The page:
As Poslovni Dnevnik/Darko Bicak writes, although experts at the global level cannot all totally agree on the dynamics and scale of climate change that will affect the Earth and human society as we go forward, it is undeniable that the climate is changing and that there are growing dangers from natural disasters each and every year.
While estimates of what will happen at the global level are mostly of a principled nature, at the micro level, so when speaking about a particular region or city, there is a very significant need to make and test out vulnerability models.
This was the topic of the recently held hybrid conference of the Association of Cities – Energy Sustainable Islands. Sanja Polonijo, an expert in communal economy, pointed out that natural extremes – cold, heat, storms, torrential floods and sea changes – are becoming more frequent and having longer lasting effects.
“The Mediterranean is warming 20 percent faster than the rest of the world is, and by the year 2040 its average temperature is expected to rise by 2.2 degrees Celsius. Projections also say that by the year 2100, the sea level will rise from anywhere between 65 and 110 centimetres.
“It is expected that floods, at least as of 2050, may become common annual occurrences, and most of the city’s communal infrastructure has been built for old sea levels,” Polonijo said.
She explained that the city’s infrastructure must, except through the traditional approach of the so-called Grey infrastructure, which includes a quality water supply and drainage network, be based on the so-called ”green and blue infrastructure” that represents an interdisciplinary approach that mimics the hydrological regime. This means that Croatian cities, many of them not just aged but ancient, will certainly need to adapt.
In this way, the problems that arise are solved in the long run – for example, if the drainage systems are made for rain, and the sea level rises near them, then seawater enters the entire system.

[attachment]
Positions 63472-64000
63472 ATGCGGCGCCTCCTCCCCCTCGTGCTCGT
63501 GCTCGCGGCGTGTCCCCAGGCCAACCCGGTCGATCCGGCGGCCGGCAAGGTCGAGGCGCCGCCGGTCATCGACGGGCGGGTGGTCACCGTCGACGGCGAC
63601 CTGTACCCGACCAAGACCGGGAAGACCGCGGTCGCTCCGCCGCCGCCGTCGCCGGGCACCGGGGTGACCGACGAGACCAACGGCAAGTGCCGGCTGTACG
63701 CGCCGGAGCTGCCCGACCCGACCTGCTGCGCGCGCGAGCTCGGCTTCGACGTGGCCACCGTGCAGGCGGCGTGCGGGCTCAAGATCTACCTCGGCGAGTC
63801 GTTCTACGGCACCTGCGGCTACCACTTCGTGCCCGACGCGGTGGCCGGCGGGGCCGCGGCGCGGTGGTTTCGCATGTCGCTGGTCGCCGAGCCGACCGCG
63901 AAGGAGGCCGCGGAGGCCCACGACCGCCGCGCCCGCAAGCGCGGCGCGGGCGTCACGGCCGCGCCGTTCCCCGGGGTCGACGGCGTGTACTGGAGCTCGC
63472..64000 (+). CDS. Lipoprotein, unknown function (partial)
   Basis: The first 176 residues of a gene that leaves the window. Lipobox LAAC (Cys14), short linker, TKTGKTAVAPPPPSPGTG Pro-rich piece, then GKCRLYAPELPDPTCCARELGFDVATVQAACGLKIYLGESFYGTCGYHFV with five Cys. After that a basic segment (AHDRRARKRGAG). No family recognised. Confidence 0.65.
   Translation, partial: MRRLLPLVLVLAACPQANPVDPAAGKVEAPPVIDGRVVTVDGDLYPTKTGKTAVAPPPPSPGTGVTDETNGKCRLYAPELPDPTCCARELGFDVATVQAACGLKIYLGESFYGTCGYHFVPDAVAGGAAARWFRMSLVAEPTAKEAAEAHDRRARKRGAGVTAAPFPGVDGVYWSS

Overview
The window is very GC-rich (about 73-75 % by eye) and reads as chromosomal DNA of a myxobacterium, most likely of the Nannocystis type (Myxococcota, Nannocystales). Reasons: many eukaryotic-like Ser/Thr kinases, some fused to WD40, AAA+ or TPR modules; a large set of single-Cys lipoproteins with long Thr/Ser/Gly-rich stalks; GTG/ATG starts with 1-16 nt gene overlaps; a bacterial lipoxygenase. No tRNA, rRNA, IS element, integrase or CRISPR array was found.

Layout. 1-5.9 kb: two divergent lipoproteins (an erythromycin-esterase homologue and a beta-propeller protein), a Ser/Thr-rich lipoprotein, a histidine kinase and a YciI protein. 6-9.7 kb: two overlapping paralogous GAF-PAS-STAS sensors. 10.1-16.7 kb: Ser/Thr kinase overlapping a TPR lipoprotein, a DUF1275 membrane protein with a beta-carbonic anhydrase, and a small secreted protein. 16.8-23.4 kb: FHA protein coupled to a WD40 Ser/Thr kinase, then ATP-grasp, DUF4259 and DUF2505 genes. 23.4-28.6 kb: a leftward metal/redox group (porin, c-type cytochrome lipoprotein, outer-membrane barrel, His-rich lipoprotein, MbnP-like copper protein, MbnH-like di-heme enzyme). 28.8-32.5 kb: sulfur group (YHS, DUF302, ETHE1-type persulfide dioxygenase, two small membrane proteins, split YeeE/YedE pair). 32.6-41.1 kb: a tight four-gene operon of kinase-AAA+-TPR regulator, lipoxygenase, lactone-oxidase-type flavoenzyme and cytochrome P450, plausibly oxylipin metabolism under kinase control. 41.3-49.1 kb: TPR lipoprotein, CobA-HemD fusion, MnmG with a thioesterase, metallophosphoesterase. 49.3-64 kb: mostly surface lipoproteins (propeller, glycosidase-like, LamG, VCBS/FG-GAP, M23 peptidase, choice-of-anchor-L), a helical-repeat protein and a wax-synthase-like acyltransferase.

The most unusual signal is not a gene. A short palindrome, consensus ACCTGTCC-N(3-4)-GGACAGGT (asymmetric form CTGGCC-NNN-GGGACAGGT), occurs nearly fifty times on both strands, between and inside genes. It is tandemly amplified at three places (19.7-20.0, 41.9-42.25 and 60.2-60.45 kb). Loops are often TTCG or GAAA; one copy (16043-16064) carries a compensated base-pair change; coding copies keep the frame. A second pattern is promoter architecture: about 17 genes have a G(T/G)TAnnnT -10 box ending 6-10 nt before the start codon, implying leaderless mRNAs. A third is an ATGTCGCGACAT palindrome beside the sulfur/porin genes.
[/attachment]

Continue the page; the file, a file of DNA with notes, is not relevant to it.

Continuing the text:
There has been a proposition of models for cities where impermeable surfaces would be transformed into permeable ones through tree lines, green roofs and walls, rain gardens and bioretencies. In this way, problems with rising temperatures during the hot summer months can be more easily solved, as those temperatures can be 10 degrees higher in Croatian cities than in the quieter suburbs.
“The most endangered areas with very little greenery can be ”greened up” through a so-called urban heat island – planted trees provide shade, protection from the wind, shade for buildings, a cooling effect with evaporation, reduce flood risk and even lessen the noise.
Professor Mario Vasak from the Zagreb Faculty of Electrical Engineering and Computing warned of the importance of digital transformation of Croatian cities to become Smart Cities because it will be much easier to respond to the challenges posed by climate change, but also social and market changes.
It is necessary to make some decisions even before the start of investments in terms of building management – what capacity of the solar power possibilities to choose for a particular building, what should the capacity of the tank be, how we can plan water pumping in advance, how much flexibility to offer consumers… the whole building management system can take place in real time and act in accordance with our current needs,” said Vasak.
He added that all this will lead to reduced operating costs, higher energy efficiency and increased levels of user comfort. “Perhaps the best example is the FER building, which covers an area of about 10,000 square metres and has 248 offices and where IT has been implemented all of the existing building’s automation system. After the introduction of the system, heating costs fell by 10 percent, from 336.9 euros to 302.6 euros per day, and for cooling, costs fell by as much as 18 percent, from 176.6 euros per day to 144.8 euros,” said Vasak.
He added that similar models can be set up for larger units, such as streets, neighbourhoods or entire Croatian cities through Smart City solutions, and the fastest to implement and the greatest current effects are modernisation and the proper management of public lighting.
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